Thursday, June 18, 2009

No Public Option In Senate Finance Health Care Bill

Key Senate Democrats, bidding for bipartisan support on health care, pared back subsidies designed to make insurance more affordable on Thursday and floated a compromise that rules out direct government competition against private insurers.
Despite the cost-cutting, the proposal backed by Sen. Max Baucus, chairman of the Senate Finance Committee, requires most individuals to purchase coverage and forbids insurance companies from denying it on the basis of pre-existing medical conditions.

The brief outline did not specify how the government's costs would be covered, although Baucus and many Republicans favor a tax on certain employer-provided health benefits. The Montana Democrat has said he intends to hold the cost of the legislation to about $1 trillion, well below the $1.6 trillion estimate the Congressional Budget Office made of an earlier set of options.

Across the Capitol, Democrats on the House Ways and Means Committee privately circulated a list of possible tax increases to pay for expanded health care.

They ranged from raising the Medicare tax, slapping a 10 percent tax on a can of sweetened drink, raising the alcohol tax, imposing a new tax on employers equal to 3 percent of payroll and taxing employer-provided health insurance benefits above certain levels.

Also under consideration was a value added tax, a sort of national sales tax, of up to 1.5 percent or more, with housing, education, financial services and medical care potentially exempt.

House Democrats were expected to unveil an outline of their own to expand health coverage on Friday, although several officials said they did not plan to include mention of the tax increases under consideration.

Taken together, the developments reflected an eagerness by congressional Democrats in both houses to meet a self-imposed deadline of having health care legislation to the floor of both houses of Congress by summer. President Barack Obama has made the issue one of his top priorities.

Neither the Senate Finance Committee outline nor the list of tax options under review by House Democrats was made public. The Associated Press obtained copies of both.

"There's no doubt in my mind we're going to get a bipartisan bill," Baucus told reporters as he emerged from a meeting with a small group of Republicans he referred to as a "coalition of the willing."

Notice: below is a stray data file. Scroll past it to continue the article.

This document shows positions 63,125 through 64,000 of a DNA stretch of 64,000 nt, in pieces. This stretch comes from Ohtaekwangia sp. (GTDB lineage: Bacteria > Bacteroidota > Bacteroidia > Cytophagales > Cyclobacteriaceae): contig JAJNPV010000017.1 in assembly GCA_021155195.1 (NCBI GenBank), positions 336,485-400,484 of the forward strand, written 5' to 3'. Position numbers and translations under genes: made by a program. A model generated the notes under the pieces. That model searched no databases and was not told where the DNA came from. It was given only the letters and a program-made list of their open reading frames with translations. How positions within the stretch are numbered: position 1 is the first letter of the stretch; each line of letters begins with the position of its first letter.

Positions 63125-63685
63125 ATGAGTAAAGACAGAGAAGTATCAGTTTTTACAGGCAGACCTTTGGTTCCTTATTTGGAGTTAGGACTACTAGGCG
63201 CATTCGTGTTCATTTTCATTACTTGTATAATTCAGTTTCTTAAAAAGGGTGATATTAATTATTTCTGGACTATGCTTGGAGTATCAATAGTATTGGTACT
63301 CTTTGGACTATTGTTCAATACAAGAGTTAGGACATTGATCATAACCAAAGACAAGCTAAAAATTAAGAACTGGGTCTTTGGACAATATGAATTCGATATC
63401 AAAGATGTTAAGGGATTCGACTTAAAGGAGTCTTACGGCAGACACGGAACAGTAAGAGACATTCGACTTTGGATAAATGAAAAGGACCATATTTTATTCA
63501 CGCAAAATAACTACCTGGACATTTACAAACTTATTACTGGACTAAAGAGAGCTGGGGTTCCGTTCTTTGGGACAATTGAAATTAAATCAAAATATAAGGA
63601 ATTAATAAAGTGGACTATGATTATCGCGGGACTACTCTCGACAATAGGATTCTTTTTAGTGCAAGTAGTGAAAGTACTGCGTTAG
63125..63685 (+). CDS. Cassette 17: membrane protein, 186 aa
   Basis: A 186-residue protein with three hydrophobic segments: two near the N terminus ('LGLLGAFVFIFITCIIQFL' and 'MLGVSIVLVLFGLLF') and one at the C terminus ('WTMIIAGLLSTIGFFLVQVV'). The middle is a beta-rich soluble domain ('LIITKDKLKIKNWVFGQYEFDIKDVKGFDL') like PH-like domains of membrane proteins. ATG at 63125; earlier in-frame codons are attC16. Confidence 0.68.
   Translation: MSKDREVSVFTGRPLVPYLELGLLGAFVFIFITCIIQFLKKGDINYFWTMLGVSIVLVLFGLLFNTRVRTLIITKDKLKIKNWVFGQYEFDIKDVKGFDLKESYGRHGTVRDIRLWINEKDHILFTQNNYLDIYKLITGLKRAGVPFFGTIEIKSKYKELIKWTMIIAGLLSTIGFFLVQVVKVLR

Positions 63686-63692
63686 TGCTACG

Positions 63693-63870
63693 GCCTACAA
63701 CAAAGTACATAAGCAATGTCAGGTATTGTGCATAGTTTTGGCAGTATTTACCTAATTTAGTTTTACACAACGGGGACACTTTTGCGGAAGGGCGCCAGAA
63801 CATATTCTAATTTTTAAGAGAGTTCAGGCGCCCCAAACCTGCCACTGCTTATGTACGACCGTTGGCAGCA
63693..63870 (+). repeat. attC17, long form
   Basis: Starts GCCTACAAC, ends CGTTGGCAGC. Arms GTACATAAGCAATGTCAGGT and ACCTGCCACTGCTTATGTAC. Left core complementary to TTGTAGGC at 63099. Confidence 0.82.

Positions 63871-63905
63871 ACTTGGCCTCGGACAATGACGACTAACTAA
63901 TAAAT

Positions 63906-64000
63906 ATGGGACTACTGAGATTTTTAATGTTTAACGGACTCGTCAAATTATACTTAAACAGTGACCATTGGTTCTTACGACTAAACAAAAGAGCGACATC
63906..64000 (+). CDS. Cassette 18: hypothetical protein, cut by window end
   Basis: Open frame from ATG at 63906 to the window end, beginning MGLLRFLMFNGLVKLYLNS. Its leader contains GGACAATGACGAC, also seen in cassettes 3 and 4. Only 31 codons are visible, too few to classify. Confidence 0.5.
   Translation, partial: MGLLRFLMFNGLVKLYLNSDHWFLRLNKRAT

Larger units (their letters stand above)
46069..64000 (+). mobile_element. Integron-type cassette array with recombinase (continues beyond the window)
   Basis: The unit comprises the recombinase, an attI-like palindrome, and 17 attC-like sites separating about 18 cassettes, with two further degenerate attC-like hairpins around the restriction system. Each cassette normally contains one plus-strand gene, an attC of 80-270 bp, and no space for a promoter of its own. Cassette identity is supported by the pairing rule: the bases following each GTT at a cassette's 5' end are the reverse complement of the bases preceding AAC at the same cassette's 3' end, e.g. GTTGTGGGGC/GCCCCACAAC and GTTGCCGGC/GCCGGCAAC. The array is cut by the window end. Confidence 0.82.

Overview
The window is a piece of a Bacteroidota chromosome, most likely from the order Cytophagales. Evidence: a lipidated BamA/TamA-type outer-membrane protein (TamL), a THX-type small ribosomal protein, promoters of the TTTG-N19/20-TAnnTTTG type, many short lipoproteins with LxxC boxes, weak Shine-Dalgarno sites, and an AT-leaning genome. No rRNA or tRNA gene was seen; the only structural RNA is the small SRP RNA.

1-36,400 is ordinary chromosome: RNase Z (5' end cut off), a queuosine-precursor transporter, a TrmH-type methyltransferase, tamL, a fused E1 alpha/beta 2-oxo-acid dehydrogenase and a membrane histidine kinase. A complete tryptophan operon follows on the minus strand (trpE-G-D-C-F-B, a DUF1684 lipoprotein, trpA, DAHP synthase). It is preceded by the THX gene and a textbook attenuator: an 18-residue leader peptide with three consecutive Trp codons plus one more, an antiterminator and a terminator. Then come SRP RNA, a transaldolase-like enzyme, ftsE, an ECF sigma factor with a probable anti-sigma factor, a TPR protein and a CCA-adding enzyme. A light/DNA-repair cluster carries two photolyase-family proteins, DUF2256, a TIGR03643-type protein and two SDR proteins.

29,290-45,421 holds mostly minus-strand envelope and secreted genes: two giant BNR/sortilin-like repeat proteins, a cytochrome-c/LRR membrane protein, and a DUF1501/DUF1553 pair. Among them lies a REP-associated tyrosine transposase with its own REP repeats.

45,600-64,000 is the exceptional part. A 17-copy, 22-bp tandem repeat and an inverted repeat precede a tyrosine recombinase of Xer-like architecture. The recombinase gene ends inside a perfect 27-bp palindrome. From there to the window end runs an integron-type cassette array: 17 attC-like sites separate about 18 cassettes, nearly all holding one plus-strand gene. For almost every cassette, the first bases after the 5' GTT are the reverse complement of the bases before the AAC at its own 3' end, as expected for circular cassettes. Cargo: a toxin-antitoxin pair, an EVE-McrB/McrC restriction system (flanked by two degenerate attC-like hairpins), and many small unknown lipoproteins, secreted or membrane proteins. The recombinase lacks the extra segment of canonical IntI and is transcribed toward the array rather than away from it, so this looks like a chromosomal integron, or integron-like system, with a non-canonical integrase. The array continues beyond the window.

The senior Republican on the Finance Committee was not nearly as bullish.

"I'm still at the table. I wouldn't be at the table if I didn't think there was some hope for it," said Sen. Chuck Grassley, R-Iowa. "But tomorrow it could be an entirely different story."

According to a 10-page outline that described the proposal, federal subsidies would be available to help families up to 300 percent of poverty, or $66,000, purchase insurance. An earlier proposal set the level at 400 percent of poverty, or $88,000.

At the same time, the new outline could require higher out of pocket costs from individuals because companies would be permitted to offer policies that cover less of an insured's anticipated medical costs than was earlier proposed.

Many Democrats want the government to be able to offer insurance in competition with the private industry, a provision they say would hold down costs. But most Republicans are opposed.

The outline presented at meeting with Republicans left the matter open, but suggested creation of nonprofit co-ops to offer insurance, rather than the government. The co-ops could accept federal loans for startup operations, but would have to repay the money.

Similarly, the outline leaves open the question of requiring larger employers to provide insurance.

As an alternative, it suggests requiring companies to pay a portion of the cost of insurance for lower income workers not offered coverage at work.

While Baucus supports a tax on health benefits, Obama opposed it in last year's presidential campaign and attacked his rival, Sen. John McCain, R-Ariz., for proposing it.

Administration officials have refrained from criticizing it in recent weeks, but organized labor is opposed, fearing it would mean higher taxes for some of its members.
Congressional aides say Democrats are eager to exempt union contracts from the proposed tax, but Republicans want to include them. In its most recent form, the proposal would impose a tax on plans in which the combined employer and employee premiums are above about $17,000.

That would raise an estimated $270 billion over a decade, less if union-negotiated plans were exempt.

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